Detection dog for conservation, Baxter, with USC research fellow Romane Cristescu. Photo: Ashley Carter
Detection dog for conservation, Baxter, with USC research fellow Romane Cristescu. Photo: Ashley Carter

How poo-sniffing dogs can help save Coast koalas

UNIVERSITY of the Sunshine Coast researchers have partnered with Sunshine Coast Council to better understand the region's koala populations and habitats.

The three-year research partnership also examines koala health and genetic diversity in the region by using specially-trained dogs to detect koala droppings.

Baxter is “ball-obsessed”, which helps researchers use play to encourage him to find koala droppings. Photo: Ashley Carter
Baxter is “ball-obsessed”, which helps researchers use play to encourage him to find koala droppings. Photo: Ashley Carter

USC research fellow Dr Romane Cristescu said the team of five detection dogs were trained to look for koala droppings because it was easier to find than the "cryptic" animals.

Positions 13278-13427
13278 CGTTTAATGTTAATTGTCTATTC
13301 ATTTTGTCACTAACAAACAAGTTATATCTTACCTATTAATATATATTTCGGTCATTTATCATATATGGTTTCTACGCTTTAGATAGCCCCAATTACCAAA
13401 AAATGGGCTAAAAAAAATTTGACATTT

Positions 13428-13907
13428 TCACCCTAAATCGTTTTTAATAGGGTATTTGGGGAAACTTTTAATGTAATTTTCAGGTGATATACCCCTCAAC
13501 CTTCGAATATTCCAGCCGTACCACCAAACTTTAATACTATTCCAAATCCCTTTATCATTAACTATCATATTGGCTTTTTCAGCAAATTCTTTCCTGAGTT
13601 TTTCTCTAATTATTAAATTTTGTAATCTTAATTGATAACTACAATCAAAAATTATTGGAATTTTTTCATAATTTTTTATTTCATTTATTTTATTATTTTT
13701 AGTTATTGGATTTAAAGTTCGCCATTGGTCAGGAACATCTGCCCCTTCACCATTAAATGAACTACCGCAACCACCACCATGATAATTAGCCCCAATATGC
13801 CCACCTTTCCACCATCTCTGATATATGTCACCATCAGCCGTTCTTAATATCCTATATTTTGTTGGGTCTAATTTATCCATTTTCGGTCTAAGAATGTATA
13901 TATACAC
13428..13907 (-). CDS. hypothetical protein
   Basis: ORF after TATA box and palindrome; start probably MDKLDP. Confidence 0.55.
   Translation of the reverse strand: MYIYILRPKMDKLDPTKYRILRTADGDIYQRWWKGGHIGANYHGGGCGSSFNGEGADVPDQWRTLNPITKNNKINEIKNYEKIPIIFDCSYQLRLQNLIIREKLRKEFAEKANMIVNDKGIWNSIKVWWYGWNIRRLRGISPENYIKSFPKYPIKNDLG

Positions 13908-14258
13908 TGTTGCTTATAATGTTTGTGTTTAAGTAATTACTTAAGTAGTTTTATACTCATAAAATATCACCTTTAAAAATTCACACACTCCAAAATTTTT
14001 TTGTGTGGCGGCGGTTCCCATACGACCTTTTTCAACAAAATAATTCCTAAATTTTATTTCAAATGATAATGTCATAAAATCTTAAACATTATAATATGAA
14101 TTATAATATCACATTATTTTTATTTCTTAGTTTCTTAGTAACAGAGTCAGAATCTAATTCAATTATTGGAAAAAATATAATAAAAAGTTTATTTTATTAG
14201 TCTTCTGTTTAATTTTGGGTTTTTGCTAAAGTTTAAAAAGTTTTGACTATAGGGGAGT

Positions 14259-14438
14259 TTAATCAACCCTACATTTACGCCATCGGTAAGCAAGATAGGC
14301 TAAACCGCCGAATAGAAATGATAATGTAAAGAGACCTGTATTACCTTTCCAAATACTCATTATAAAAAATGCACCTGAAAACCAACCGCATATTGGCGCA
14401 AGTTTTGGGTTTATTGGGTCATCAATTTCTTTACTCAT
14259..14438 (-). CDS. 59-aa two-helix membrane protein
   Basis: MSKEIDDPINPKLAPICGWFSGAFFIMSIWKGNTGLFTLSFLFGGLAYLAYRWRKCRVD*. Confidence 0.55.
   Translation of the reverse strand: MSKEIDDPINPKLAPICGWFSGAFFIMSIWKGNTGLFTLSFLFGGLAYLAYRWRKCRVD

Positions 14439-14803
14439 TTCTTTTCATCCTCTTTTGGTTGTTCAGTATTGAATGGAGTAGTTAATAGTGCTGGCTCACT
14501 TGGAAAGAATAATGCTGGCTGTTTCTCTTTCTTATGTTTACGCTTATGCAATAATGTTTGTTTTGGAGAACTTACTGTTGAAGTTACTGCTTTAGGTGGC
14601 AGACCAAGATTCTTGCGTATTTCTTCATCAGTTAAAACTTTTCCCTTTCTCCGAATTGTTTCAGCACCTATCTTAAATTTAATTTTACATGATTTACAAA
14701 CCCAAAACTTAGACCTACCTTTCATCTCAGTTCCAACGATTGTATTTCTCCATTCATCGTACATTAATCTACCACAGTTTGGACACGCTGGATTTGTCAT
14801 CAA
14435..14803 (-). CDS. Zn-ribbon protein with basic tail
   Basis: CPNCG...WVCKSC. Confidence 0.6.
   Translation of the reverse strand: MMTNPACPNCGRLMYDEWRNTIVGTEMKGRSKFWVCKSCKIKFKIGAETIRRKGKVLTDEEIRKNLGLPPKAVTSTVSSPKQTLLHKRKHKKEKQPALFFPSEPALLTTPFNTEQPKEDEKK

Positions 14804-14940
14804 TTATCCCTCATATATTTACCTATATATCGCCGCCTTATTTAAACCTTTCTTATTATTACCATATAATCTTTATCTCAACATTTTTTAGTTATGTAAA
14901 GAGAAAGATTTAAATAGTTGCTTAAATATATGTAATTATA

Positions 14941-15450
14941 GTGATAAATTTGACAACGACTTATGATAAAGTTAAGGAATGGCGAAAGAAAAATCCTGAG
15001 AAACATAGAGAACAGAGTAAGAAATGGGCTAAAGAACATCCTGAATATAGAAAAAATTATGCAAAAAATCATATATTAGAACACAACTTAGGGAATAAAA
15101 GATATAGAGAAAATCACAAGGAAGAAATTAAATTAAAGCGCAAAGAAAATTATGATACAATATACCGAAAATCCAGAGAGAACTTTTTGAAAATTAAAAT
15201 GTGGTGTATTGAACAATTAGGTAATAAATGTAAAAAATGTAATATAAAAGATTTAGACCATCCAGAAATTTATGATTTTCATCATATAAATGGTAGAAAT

"What we can do from those droppings is extract the DNA from the koala," Dr Cristescu said. "We also can look at disease that koala might carry."

Dr Cristescu said the methodology allowed researchers to monitor koalas in a "non-invasive" way.

"We don't have to catch koalas to study their health, which allows us to cover a much bigger area and be more efficient in our data collection," she said.

Baxter is one of five dogs in the USC Detection Dogs for Conservation unit. Photo: Ashley Carter
Baxter is one of five dogs in the USC Detection Dogs for Conservation unit. Photo: Ashley Carter

The data collected helps council determine which areas need to be managed to protect koala populations.

Baxter's "obsession" with his tennis ball helped researchers train him to find a scent in exchange for a reward.

"All our dogs are what we call 'ball-obsessed', and basically they want to play all day," Dr Cristescu said.

"That's great for us because when we want to do some research, they want to play."